Leodies U. Arburtha was from Dermott, Arkansas. He was a member of Alpha Kappa Mu, President of The Technical Arts Club from 1947-1948, and President of the Tuskegee Institute Choir. In 1946, he was one of eight students who made the Dean’s List. He graduated with a degree in Industrial Technology. In Chicago, he worked some years with the Tribune, before making a career in education. He became an Assistant Principal in a Vocational High School until he retired in 1992. He was one of the founders of the Chicago Assistant Principals Association and was active with the group for 26 years. Annually, he planned seminars and workshops, and served as the President. Brother Arburtha was active in the Chicago Tuskegee Alumni Club, and Kappa Alpha Psi. The Chicago Tuskegee Alumni Club hosts an event in is honor called the “Leodies Arburtha’s Back-To-School Cookout”. He crossed over to Chapter Invisible on September 24, 1997 at the age of 73. He was married to Mildred, and had two daughters Alexis Reid, and Louise Corsetta Moore.
Clarence T. Bell transitioned to Chapter Invisible in 2006 in Louisville, KY, at the age of 77. He was a member of the Kentucky Football Officials Association, National Federation Officials Association, and the Louisville Army Mapping Service from the Defense Mapping Agency for 33 years. He was married to Rosemary , and had two sons, Clarence and James.
Clement A. Bronson was from Tuskegee, AL. He was known as “Mr. B”. As a student at Tuskegee Institute, he was the Advertising Manager for the Tuskeana, a member of NAACP, YMCA, Institute Council, National Farmers Association, Paramount Club, and the Ag Forum. He received his degree from the School of Agriculture. During his prime years, he became the Commissioner for Macon County in the early 90s. Dr. Bronson taught at Alabama State University. He crossed into Chapter Invisible at age 87 on September 30, 2007.
Curvin H. Hollimon was an accomplished architect who was born on April 19, 1925 in Houston, TX where he attended public school, and finished at the age of 16 with honors. After spending two years at Tuskegee, he was drafted into the United States Army Air Corp where he served two years as a draftsman specializing in airfield design and construction. Brother Hollimon worked on two airfields in Hawaii, and built about one fourth of the main highways in Guam. He was awarded the Asiatic Pacific Service Medal, and the World War Victory Medal. After his honorable discharge, he returned to Tuskegee and graduated with a degree in Commercial Industries with a major in Architectural Engineering. He earned a Master’s Degree in architecture from the University of Pennsylvania’s Wharton School. Moreover, he received a Master Degree in Government Administration from the University of Pennsylvania, and a degree in Engineering from Drexel University. Brother Hollimon was the first black licensed architect and engineer to be employed by the city of Philadelphia, the U.S. Post Office, and the Bureau of Engineering and Architecture in Harrisburg, PA. He was a member of numerous professional organizations such as the American Institute of Architects, National Society of Professional Engineering, and the American Management Association. He was a member of the Tuskegee Alumni Association, the Greater Philadelphia Chamber of Commerce. NAACP, and a Life Member of Kappa Alpha Psi Fraternity, and the Philadelphia Alumni Chapter. Brother Hollimon married wife Edna Morgan in 1953, and birth one daughter. He retired in 1991, and crossed over to Chapter Invisible on October 26, 2016.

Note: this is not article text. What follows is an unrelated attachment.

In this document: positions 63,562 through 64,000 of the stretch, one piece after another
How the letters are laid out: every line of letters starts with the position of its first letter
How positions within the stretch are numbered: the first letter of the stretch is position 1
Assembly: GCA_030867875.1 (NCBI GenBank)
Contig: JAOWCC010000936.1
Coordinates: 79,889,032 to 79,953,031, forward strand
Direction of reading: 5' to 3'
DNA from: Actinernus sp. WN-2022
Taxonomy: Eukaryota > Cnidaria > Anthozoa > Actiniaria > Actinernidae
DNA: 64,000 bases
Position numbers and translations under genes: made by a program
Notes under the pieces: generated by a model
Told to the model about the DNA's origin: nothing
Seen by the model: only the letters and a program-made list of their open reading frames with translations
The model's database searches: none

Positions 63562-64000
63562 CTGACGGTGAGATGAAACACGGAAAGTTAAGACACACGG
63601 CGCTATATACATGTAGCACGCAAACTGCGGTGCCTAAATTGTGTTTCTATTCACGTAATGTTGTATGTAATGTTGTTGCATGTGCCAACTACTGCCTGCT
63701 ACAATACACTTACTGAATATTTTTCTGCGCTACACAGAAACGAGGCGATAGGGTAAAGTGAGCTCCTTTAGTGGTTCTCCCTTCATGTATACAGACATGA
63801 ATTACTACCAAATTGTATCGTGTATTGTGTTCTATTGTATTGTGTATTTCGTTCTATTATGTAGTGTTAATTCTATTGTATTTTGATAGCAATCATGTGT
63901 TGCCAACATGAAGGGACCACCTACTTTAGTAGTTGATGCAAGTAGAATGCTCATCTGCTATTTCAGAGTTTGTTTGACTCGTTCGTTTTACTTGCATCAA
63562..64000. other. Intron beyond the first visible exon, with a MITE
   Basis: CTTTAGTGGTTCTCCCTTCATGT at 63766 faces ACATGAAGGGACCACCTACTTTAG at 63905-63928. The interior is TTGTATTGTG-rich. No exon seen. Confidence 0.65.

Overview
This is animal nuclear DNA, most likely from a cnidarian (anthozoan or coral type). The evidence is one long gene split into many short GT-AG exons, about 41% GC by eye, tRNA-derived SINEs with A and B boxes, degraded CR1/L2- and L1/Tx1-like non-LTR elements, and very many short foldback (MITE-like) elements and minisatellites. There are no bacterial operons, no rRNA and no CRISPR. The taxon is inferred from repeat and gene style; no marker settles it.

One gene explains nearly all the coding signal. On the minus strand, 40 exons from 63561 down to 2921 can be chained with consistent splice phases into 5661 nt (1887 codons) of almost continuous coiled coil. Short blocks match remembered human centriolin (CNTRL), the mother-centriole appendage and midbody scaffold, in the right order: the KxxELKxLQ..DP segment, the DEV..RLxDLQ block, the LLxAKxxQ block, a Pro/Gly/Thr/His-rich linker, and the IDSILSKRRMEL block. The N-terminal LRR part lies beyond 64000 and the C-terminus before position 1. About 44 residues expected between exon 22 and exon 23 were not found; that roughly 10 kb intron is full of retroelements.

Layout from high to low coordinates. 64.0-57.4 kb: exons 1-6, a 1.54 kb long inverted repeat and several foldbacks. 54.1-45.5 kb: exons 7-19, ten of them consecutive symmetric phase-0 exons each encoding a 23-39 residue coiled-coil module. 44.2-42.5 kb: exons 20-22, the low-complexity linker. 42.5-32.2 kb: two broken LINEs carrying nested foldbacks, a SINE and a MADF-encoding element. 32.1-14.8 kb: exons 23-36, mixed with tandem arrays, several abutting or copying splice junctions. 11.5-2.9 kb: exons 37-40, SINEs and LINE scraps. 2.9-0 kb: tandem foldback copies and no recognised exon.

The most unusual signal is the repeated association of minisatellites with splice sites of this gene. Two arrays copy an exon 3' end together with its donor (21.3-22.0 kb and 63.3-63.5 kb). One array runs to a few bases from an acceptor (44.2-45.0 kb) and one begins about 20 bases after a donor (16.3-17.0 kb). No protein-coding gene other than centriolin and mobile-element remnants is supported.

Prentice E. Jones was born May 25, 1921 in Malvern, Arkansas, and was the oldest of five children. He attended Peake High School in Arkadelphia, AK where he graduated in 1939. Brother Jones joined the US Army Air Forces, 9th Calvary in Kansas in 1940. He married Inez Parker in 1942, and over years birth six children. In WWII, he fought in Oran, Algeria, and Naples, Italy. It was on November 2, 1945, he received an honorable Discharge as a Master Sergeant. On January 30, 1946, Brother Jones joined the masons, St. Luke Lodge 23 in Malvern, AK. He went on to Tuskegee Institute, using the GI Bill, and earned a Bachelors of Science Degree in Agriculture, and Education in May of 1949. After graduating from Tuskegee, he was involved in an alarming racial incident that forced him to re-enlist into the military in 1949. This time he joined the US Air Force as a 2nd Lieutenant. While serving at McChord AFB in Washington, he was promoted to 1st Lieutenant in 1951. Bother Jones was deployed to Pusan, Korea. After